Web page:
Sick employees who try to fight through their runny noses and sore throats while on the job might seem like workplace troupers, but new research shows they may actually be suffering from a bad case of insecurity.
A new Concordia University study found that employees who were insecure about their jobs also were more likely to attend work while ill — making them present in body but not in spirit.
"Secure employees don't fear retribution for an occasional absence because of sickness," Gary Johns, the study's author and a management professor at Concordia's John Molson School of Business in Montreal, said.
According to the research, over six months employees reported trekking into the office three times while sick; comparatively, they called in sick and stayed home only about one and a half days in that same time period.
Some professions, including caregivers and people working in early education, showed higher rates of employees coming to work while sick. Those working on interdependent projects or in teams also showed higher levels of what the study refers to as "presenteeism."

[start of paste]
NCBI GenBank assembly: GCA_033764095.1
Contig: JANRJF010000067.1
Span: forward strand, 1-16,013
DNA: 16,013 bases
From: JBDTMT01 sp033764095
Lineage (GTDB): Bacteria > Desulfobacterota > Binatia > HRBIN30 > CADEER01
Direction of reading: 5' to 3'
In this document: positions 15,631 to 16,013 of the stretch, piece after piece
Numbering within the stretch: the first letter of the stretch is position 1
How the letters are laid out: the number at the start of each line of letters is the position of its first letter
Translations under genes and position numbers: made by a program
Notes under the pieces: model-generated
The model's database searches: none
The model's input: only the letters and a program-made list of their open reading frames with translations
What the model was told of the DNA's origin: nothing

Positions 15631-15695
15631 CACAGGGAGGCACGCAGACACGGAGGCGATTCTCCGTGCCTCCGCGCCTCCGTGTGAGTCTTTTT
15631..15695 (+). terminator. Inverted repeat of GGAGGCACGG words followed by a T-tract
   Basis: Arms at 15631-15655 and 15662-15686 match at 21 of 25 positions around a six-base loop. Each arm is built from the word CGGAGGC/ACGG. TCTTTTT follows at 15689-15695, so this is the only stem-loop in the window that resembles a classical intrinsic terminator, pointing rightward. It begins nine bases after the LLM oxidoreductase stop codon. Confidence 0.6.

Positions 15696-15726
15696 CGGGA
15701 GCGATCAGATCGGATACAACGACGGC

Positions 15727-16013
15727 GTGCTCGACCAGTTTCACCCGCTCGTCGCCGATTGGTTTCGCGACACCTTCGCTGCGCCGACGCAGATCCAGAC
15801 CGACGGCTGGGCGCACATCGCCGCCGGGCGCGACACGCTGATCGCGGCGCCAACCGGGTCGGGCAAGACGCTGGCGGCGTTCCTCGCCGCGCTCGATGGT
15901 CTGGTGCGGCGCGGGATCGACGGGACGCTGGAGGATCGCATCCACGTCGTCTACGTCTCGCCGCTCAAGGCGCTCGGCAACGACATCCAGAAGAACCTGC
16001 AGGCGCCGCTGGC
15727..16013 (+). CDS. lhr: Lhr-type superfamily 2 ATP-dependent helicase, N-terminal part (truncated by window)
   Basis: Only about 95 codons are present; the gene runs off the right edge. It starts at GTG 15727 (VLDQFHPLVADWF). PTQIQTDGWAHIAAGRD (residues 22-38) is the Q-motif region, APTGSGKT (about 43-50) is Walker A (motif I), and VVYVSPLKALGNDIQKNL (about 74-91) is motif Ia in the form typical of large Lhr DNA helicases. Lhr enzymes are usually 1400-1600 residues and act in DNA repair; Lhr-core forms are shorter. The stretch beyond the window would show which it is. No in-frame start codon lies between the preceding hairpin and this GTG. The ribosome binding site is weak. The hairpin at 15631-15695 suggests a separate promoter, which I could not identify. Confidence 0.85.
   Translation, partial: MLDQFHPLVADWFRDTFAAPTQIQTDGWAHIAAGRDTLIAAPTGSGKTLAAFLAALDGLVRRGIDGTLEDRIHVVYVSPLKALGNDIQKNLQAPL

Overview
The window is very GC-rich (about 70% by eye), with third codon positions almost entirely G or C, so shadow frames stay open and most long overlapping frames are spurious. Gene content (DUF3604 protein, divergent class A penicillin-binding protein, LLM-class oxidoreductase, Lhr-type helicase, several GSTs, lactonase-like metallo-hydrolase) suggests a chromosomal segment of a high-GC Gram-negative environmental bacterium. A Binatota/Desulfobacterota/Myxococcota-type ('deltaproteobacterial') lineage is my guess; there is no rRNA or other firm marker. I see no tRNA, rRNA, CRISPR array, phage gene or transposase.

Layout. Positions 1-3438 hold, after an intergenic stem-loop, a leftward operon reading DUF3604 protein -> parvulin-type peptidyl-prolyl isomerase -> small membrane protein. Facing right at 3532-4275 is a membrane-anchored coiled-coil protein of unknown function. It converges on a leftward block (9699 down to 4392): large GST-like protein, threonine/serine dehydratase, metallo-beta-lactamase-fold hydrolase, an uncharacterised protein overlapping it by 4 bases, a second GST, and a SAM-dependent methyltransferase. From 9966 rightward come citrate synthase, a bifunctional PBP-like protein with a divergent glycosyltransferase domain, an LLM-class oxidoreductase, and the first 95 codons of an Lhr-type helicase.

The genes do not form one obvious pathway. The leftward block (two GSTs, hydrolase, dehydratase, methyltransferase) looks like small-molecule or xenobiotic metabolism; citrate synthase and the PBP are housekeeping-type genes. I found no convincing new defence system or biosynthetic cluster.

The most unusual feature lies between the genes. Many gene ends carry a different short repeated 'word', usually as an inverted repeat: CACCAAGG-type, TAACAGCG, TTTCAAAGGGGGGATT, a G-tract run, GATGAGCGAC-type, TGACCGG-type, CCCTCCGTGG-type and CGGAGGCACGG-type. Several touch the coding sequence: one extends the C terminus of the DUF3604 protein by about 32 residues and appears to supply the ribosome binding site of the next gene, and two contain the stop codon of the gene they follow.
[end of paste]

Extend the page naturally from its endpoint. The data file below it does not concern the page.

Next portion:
"Often, a person might feel socially obligated to attend work despite illness, while other employees feel organizational pressure to attend work despite medical discomfort," Johns said.
Although companies have long dealt with issues of increased cases of sick days from employees, Johns said his research suggests businesses actually should be doing more to curb employees’ perceived workplace obligation to be at the office when they’re under the weather.
"Estimating the cost of absenteeism is more tangible than counting the impact of presenteeism," Johns said. "Yet a worker's absence — or presence — during illness can have both costs and benefits for constituents."
The full study, which included surveys of more than 400 employees, was published in a recent issue of the Journal of Occupational Health Psychology.